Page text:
If President Obama is reelected, Gross, headquartered in Marina Del Rey, California, says he'll pay attention to how the health reform is implemented in his state and what that means for his overhead as well as his federal income tax rate, which he expects to increase by about 5%. He currently is in the 33% bracket but notes that the president has called for increasing this to 36%. In addition, he expects to see his capital gains taxes and Medicare payroll taxes rise. At the same time, the state of California is raising taxes to cope with a budget gap.

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Should Romney win, Gross says, he'll be watching to see how the candidate acts upon promises to streamline the tax code. "If he enacts the policies we're talking about, it would be a really positive thing for all businesses," says Gross.

Gross currently employs two in-house accountants to help him deal with taxes and regulations and believes that Romney would likely simplify things. "It's a real nightmare to try to track all that stuff down and figure it out," he says.

He'll also be watching to see if Romney succeeds in repealing the Affordable Care Act and parts of the Dodd-Frank Act, which imposed more regulations on lenders following the mortgage crisis.

Some business owners say they already have definite plans to run their businesses differently if there is a change in Washington. If Mitt Romney wins the presidential election, Mark Stevens, CEO of MSCO, a marketing and business advisory firm based in Rye Brook, N.Y., has a clear plan in place. "I will hire five new people, immediately, in December and January," says Stevens, who currently has more than 40 employees working at the 18-year-old firm. He also expects to move forward on opening an office in another city -- an investment of about $1 million -- and increase his advertising budget by 25%.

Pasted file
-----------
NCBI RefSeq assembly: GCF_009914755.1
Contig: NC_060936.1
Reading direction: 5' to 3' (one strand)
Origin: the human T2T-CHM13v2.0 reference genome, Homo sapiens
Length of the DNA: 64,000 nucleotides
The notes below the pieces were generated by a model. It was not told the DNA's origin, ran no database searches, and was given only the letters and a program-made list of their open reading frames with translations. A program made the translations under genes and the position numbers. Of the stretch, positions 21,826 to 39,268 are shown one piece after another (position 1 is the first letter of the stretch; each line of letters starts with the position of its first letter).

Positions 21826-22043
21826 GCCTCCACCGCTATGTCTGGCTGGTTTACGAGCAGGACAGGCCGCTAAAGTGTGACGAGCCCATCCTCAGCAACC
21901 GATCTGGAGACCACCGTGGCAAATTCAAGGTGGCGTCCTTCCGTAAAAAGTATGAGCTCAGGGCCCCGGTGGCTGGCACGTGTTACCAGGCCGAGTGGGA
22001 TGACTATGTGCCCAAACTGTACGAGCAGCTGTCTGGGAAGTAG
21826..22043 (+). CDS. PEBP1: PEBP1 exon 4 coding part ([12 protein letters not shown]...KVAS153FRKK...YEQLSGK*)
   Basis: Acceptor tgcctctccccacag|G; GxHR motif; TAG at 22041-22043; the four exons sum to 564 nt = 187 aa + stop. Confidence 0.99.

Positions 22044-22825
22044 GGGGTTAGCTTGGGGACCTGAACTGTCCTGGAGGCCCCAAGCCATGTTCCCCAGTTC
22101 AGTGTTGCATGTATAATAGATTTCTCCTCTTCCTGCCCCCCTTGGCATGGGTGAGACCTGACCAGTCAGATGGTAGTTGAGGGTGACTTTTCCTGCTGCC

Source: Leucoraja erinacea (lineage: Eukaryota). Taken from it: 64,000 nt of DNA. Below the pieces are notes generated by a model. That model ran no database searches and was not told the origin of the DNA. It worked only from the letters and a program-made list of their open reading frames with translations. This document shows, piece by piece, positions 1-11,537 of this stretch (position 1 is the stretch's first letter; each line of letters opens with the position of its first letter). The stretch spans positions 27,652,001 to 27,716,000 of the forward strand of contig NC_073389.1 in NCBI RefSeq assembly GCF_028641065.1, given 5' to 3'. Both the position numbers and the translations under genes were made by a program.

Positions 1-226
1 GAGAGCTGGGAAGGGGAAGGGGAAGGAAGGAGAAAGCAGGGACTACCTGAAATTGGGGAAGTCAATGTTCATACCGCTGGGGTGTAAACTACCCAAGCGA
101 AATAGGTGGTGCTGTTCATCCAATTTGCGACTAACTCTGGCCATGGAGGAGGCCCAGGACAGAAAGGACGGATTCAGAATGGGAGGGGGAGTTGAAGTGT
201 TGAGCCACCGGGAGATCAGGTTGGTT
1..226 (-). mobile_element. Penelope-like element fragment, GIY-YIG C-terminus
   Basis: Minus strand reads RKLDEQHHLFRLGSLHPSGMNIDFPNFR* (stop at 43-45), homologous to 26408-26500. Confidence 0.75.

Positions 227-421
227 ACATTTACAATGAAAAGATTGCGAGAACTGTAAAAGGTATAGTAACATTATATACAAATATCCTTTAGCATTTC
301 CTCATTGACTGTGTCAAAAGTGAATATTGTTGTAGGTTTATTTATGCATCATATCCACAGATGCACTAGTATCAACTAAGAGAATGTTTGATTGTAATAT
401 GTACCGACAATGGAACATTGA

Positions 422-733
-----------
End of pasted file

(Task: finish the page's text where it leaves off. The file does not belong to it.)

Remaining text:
If President Obama is reelected, however, Stevens plans to scale back, because he believes he'll face increased taxes. "I'll probably terminate a couple of people," he says. His rationale? If the business has less money to reward employees with raises, he'd rather let go of his bottom performers so he can afford to pay his better people more.

Jennifer Schaus, principal of Jennifer Schaus & Associates, an eight-year-old consultancy in Washington, D.C. that advises companies that want to sell to the government, says that her clients' economic prospects will be affected by the election results -- and she is preparing for that.

Since the downturn, many of the small and midsize firms that have approached her for advice are struggling. "These companies are on their last legs and considering government markets as their last attempt to keep the company alive," she says.

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Even those that are in a position to grow are in a holding pattern, waiting to see if and how President Obama's policies will affect them -- and the federal budget, she says.

If Romney is elected, she expects to see more businesses prepare to ramp up plans to hire and expand. She believes the candidate will help trim waste in government and free money for programs that help small businesses get loans and government contracts. "The economy will improve, and our prospects will be more qualified," she argues.